Announcement of second Judicial Review against Government
by Dr. Ros Altmann
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The Pensions Action Group’s solicitors have today written to the Department for Work and Pensions, notifying them of our intention to Judicially Review the recent decisions to extend the Financial Assistance Scheme (FAS). The Judicial Review will cover two main points:
- The extensions to the FAS do not comply with the High Court ruling against the Secretary of State in the earlier Judicial Review
- The decision to include only some of the solvent employer schemes, while excluding others, is irrational, discriminatory and unlawful
The Government’s position on the plight of the victims of scheme wind-ups is incoherent and appears to consist of a series of knee-jerk reactions to unfolding events, with no proper strategy for actually solving the problems it has created for tens of thousands of people. Piecemeal extensions to the FAS have been announced almost weekly, but these have not helped the people who need money most urgently. Now the DWP has decided to set up a review to look at how to increase the FAS payouts to Pension Protection Fund (PPF) levels, but the review will not report until year-end. This means any recommendations it makes may not be introduced until 2009! This will be far too late for those worst affected.
The reality is that are still about 9000 out of the 10,000 people already past their pension age who have not received any money from FAS at all. Some are in their late 60’s and early 70’s, many are very unwell and all are suffering daily without their pensions. The Government’s decision to embark on yet another review is perhaps convenient politically, but is merely prolonging the agony for the victims.
In February, the Secretary of State was ordered by the High Court to reconsider the FAS in light of the fact that the DWP is guilty of maladministration, as found by the Parliamentary Ombudsman’s report 15 months ago. The DWP has not done this.
Mr. Justice Bean ruled ‘no reasonable Secretary of State could rationally disagree’ that the Government misled scheme members about the security (or lack of it) of their company pensions. However, the Secretary of State has decided that he does indeed disagree and has appealed against the judge’s verdict. But meanwhile, he has said the latest FAS changes accept that the DWP is guilty of maladministration!
The Secretary of State’s position on this issue is irrational and illogical. The Government has consistently ignored all the evidence and all the rulings against it. Such behaviour is totally unprecedented. No Government has ever dismissed the Parliamentary Ombudsman, PASC and High Court like this. Ministers seem to believe they are above the law and, if left unchallenged, this could pose a serious threat to our democracy.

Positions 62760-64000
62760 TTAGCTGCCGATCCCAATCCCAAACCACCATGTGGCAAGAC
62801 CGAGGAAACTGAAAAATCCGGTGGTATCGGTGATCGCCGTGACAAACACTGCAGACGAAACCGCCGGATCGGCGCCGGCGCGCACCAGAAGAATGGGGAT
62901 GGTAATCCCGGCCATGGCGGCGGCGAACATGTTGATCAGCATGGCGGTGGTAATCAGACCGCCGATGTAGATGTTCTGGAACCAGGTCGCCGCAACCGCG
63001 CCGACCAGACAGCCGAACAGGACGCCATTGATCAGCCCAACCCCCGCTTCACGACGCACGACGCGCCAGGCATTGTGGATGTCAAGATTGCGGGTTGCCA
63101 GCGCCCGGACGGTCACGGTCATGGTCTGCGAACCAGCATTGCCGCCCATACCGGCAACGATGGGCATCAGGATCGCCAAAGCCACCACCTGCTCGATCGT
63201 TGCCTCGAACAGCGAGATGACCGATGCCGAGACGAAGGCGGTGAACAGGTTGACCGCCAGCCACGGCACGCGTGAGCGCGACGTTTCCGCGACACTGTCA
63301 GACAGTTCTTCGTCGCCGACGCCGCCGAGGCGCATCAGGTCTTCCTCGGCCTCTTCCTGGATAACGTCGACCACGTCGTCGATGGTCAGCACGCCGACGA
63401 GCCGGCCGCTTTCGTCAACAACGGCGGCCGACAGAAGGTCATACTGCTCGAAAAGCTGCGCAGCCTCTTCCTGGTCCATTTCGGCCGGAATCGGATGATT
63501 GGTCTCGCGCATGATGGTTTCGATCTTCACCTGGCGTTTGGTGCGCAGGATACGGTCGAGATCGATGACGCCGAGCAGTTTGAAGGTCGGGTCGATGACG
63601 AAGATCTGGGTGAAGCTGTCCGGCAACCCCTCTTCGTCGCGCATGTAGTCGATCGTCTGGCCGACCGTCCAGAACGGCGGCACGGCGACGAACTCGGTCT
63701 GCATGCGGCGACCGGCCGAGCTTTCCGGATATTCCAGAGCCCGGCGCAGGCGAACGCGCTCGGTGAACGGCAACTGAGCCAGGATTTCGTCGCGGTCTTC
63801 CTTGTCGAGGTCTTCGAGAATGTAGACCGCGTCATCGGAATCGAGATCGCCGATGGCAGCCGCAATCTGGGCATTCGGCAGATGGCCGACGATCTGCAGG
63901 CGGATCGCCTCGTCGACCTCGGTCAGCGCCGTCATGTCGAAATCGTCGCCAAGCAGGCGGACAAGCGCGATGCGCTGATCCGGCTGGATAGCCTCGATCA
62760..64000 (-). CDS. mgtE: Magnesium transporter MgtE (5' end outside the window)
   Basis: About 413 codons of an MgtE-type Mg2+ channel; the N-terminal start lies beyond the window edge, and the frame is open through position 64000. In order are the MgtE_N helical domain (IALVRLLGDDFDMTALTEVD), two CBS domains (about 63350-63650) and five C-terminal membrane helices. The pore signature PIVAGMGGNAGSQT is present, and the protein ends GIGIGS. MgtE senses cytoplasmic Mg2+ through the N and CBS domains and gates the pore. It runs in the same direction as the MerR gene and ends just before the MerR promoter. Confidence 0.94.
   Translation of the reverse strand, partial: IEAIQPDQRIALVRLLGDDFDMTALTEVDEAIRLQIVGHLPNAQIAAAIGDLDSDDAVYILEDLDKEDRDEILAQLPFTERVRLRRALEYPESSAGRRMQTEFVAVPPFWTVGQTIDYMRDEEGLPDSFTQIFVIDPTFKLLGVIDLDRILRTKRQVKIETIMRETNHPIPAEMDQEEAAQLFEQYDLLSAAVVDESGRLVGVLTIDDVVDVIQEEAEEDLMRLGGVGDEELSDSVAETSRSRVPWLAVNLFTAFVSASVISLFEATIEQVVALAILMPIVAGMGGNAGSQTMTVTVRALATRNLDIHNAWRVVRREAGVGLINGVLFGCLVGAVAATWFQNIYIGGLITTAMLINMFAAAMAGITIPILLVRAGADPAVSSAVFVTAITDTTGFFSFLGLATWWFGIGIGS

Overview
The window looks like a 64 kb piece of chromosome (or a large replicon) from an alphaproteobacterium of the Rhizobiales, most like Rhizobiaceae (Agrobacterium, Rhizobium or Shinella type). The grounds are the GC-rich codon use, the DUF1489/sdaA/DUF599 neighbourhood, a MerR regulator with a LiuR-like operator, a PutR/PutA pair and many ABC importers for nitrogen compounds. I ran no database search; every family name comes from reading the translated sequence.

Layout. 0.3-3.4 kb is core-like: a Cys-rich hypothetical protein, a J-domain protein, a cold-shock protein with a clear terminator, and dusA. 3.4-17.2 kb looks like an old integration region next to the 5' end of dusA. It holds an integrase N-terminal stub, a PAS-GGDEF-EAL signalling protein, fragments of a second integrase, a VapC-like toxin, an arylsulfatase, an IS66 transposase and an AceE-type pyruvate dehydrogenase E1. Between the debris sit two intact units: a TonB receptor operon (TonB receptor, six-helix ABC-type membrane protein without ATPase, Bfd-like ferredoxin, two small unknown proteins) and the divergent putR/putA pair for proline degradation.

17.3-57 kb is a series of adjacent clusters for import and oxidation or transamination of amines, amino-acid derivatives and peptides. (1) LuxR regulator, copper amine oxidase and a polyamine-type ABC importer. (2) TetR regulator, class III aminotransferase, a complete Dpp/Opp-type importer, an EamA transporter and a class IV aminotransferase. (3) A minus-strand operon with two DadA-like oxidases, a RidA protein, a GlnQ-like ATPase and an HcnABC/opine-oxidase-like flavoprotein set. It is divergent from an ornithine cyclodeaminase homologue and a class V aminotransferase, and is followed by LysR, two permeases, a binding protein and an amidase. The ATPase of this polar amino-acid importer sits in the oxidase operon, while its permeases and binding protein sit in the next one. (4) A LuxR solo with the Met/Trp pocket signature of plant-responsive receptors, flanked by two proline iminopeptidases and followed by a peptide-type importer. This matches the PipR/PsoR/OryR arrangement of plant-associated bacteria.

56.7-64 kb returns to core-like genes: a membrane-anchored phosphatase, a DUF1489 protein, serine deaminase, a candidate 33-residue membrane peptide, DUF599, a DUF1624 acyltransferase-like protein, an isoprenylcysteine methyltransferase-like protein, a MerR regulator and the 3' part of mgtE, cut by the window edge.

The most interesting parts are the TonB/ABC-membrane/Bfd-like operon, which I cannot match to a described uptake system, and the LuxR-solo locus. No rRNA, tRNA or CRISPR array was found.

We are also asking the Court to consider the position of solvent employer schemes. Despite the fact that the Parliamentary Ombudsman, PASC and High Court made no distinction between different employer sponsors, the DWPs decision to include only some of these schemes is arbitrary, discriminatory and irrational – and may also breach Section 6 of the Human Rights Act 1998.
Sooner or later, the Government surely now knows it will have to provide a proper resolution to this issue. There is widespread agreement, both inside and outside Parliament, that a fair resolution cannot be achieved at levels below those offered by the PPF. For the sake of those who have suffered so much for so long, let’s hope it will be sooner and not later – many of them will not live that long.
For any further information contact Dr. Ros Altmann on 07799 404747.
1. The Court is being asked to uphold that it is inconsistent and irrational for the Secretary of State to maintain an appeal claiming the finding of maladministration is flawed, whilst at the same time announcing that the extension to the FAS actually accepts that the maladministration did occur. What maladministration has been admitted? Who is guilty of that maladministration? How does the extension provide an adequate remedy for the specific injustices each person has suffered? None of this has been explained.
2. Despite the narrow defeat of the recent package of cross-party amendments to the Pensions Bill, the House of Lords will be asked to vote on these again, in the hope of forcing the Government to take proper responsibility for what has happened to these people and end this dreadful scandal once and for all. The amendments will call for the annuitisation of scheme assets to be put on hold, FAS benefits to be increased to the same level and on the same terms as the PPF and for all solvent employer schemes to be included. Trustees should be allowed to pay benefits to members over pension age immediately (as happens in the PPF) to avoid the current situation of an assistance scheme which is not paying assistance.
3. We have given the Government one week to reply to the letter before claim and will apply to the Court for an expedited hearing, given the urgency of the situation.
4. The solicitors acting for the Claimants are Bindman and Partners.